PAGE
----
State v. Nance

Annotate this Case

246 N.W.2d 868 (1976)

197 Neb. 95

STATE of Nebraska, Appellee, v. Edgar L. NANCE, a/k/a Edgar Lee Nance, Jr., Appellant.

No. 40558.

Supreme Court of Nebraska.

November 24, 1976.

*869 Frank B. Morrison, Public Defender, Joseph F. Bataillon, Asst. Public Defender, Omaha, for appellant.

Paul L. Douglas, Atty. Gen., Robert F. Bartle, Asst. Atty. Gen., Lincoln, for appellee.


BRODKEY, Justice.

In count I of a seven count information, the defendant, Edgar L. Nance, was charged with the robbery of Daniel Short on May 28, 1975, under section 28-414, R.R.S.1943. Count II charged the defendant with the use of a firearm in the commission of that robbery under section 28-1011.21, R.R.S.1943. Counts III and IV charged the defendant with the robbery of Mary West on May 29, 1975, and with the use of a firearm in the commission of that robbery. Counts V and VI charged the defendant with the robbery of Frank Gundersen on June 5, 1975, and with the use of a firearm in the commission of that robbery. Count VII charged the defendant with being a habitual criminal under section 29-2221, R.R.S.1943. The defendant moved to sever the counts relating to each individual robbery pursuant to section 29-2002(4), R.R.S.1943. The trial court partially granted his motion, severing the charges relating to the Gundersen robbery, but consolidating for trial the charges relating to the Short and West robberies.

After a jury trial on October 20, 1975, the defendant was found guilty of the robbery of Gundersen, but was found innocent of the charge of using a firearm in the commission of that robbery. The defendant was also found guilty of the robberies of West and Short after a jury trial commencing November 3, 1975. The trial court had dismissed the charge of using a firearm in the commission of the Short robbery after the close of the State's case; and the jury found the defendant not guilty of the charge of using a firearm in the commission of the West robbery. Upon defendant's motion, the trial court dismissed Count VII of the information, which charged the defendant with being a habitual criminal.

The defendant was sentenced to 4 years imprisonment for the Gundersen robbery, and 5 to 7 years each for the West and Short robberies. The sentences on the West and Short robberies were ordered to be served concurrently, but consecutive to the sentence on the Gundersen robbery. The defendant now appeals his convictions to this court. We affirm.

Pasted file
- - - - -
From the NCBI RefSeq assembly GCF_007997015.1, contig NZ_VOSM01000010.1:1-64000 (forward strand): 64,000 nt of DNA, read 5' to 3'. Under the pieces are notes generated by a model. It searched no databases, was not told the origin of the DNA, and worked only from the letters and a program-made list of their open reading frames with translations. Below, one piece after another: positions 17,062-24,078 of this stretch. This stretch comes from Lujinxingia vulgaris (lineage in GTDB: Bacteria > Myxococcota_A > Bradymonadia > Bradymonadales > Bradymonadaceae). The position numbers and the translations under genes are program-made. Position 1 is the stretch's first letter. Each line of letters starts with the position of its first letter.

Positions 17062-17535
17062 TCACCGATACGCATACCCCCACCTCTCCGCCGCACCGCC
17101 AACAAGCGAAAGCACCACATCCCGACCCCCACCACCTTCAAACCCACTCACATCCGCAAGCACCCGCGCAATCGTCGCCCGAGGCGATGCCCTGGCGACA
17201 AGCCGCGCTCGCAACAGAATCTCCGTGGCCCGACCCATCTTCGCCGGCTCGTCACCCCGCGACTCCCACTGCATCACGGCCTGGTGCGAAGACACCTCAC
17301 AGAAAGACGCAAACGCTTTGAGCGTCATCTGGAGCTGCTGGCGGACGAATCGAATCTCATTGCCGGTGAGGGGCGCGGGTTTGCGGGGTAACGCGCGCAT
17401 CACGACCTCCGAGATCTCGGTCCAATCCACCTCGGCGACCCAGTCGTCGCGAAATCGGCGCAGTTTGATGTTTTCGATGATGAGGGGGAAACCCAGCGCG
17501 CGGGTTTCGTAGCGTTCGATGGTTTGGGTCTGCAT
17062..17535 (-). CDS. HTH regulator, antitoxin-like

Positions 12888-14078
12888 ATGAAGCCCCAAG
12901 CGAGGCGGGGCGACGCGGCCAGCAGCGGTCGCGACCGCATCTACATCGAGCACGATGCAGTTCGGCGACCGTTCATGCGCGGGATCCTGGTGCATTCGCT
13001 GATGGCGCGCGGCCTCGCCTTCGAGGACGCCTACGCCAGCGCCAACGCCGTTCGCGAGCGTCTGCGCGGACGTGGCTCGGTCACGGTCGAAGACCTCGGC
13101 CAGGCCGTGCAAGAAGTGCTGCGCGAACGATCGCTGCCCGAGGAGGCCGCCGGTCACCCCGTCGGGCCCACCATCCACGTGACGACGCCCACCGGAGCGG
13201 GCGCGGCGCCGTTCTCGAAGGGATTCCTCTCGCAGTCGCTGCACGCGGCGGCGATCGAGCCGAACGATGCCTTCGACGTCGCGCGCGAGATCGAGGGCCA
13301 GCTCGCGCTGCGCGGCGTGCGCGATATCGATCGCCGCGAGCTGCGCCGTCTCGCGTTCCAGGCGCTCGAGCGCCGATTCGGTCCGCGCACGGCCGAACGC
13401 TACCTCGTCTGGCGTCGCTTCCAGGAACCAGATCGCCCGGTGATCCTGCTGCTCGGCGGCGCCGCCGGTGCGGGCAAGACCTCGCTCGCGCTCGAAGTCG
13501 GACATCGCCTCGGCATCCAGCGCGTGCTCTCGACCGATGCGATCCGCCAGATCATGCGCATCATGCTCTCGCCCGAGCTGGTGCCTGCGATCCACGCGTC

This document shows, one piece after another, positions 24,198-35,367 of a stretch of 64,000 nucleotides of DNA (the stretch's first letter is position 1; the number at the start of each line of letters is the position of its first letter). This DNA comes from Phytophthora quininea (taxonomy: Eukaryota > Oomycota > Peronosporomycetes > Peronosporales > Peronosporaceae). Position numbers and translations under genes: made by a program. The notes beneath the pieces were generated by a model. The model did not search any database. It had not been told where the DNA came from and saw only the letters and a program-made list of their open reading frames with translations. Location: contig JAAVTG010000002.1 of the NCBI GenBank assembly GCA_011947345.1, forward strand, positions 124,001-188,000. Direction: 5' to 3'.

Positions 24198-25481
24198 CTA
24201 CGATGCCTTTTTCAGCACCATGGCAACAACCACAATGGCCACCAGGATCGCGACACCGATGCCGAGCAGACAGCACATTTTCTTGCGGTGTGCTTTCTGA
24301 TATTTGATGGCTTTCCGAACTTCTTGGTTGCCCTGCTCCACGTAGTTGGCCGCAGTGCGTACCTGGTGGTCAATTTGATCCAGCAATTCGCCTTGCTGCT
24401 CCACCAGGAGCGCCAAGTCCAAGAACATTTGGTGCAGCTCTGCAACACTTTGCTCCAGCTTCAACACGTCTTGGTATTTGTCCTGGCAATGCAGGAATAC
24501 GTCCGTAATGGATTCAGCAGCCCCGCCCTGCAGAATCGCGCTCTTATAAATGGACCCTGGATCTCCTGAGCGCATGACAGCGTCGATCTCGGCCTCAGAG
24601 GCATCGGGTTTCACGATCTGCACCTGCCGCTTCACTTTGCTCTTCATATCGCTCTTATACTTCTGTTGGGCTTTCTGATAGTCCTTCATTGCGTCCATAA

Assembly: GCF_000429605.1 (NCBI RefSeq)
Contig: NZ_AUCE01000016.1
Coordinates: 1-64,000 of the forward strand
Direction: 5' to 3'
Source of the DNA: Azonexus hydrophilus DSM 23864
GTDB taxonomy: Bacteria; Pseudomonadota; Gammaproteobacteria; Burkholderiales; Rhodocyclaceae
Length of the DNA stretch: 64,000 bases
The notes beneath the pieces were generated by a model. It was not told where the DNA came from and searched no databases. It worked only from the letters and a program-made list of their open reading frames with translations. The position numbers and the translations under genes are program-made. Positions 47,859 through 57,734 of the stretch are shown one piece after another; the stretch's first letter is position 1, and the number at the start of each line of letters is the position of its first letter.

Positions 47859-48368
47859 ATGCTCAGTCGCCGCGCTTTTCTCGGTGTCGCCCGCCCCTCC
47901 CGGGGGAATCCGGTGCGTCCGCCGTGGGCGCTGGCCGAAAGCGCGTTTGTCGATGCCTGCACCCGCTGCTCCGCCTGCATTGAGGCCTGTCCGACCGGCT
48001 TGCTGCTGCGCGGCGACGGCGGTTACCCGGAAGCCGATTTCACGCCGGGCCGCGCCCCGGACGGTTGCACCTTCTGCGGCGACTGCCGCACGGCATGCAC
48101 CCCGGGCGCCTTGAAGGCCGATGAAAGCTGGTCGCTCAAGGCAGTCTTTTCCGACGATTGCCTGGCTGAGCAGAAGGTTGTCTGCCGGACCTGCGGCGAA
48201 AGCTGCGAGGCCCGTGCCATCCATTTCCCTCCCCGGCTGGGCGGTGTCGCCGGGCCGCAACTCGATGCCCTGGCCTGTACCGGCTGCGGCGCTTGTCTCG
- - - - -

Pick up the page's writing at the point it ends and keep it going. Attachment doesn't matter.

In support of his appeal, defendant makes two assignments of error which he contends were prejudicial and require reversal of his convictions in the trial court. They are that the District Court committed reversible error (1) in allowing evidence of a one-man show-up to be presented to the jury; and (2) in partially overruling a defense motion for severance of the offenses. The first assignment of error relates only to testimony at the Gundersen trial, and in no way challenges the identification procedures related to the West/Short trial. The second assignment relates only to the issue of whether charges relating to the West and Short robberies should have been severed for separate trials. We discuss each of these assignments in the order presented.

The evidence in the Gundersen case shows that on June 5, 1975, an individual came to the Merker Realty Company, where Frank Gundersen was employed, and expressed interest in purchasing a home. The individual was at the realty office approximately 5 minutes, during which time he *870 was viewed by Gundersen and two other employees, Cathy Bluvas and Mary Sortino. Gundersen then drove the prospective client to 3602 Blondo Street in Omaha for the purpose of showing him a house. The drive from the realty office, which is located at 2314 L Street in Omaha, took approximately 15 minutes. During the drive the prospective client at one point waved at a police officer who was in a cruiser next to the Gundersen car when it was stopped at a traffic light.

Upon reaching the house on Blondo Street, Gundersen spent approximately 15 minutes showing the prospective client the house. The individual then struck Gundersen on the side of the head, kicked him, and placed him in a closet. The assailant removed some credit cards from Gundersen's billfold, and then left in his car. The police were notified. Gundersen described the assailant as a negro male in his mid-20's, approximately 6 feet tall, weighing 170 to 180 pounds, wearing a green short sleeved shirt with colored design flowers and two medallions.

The defendant was apprehended the next day when the police were investigating the West robbery, and was found in possession of the credit cards belonging to Gundersen. He was then taken to the police station for the purpose of standing in line-ups conducted for witnesses of all the robberies involved in this appeal. On the morning of June 6, 1975, the defendant stood in two line-ups, where he was viewed by witnesses in the Short and West cases. The defendant thereafter refused to stand in any further line-ups. He testified that the reason for his refusal was that he had not been provided an attorney. Upon his refusal, a show-up, which is a procedure where the defendant alone is presented to witnesses for the purpose of identification, was conducted for the witnesses in the Gundersen case.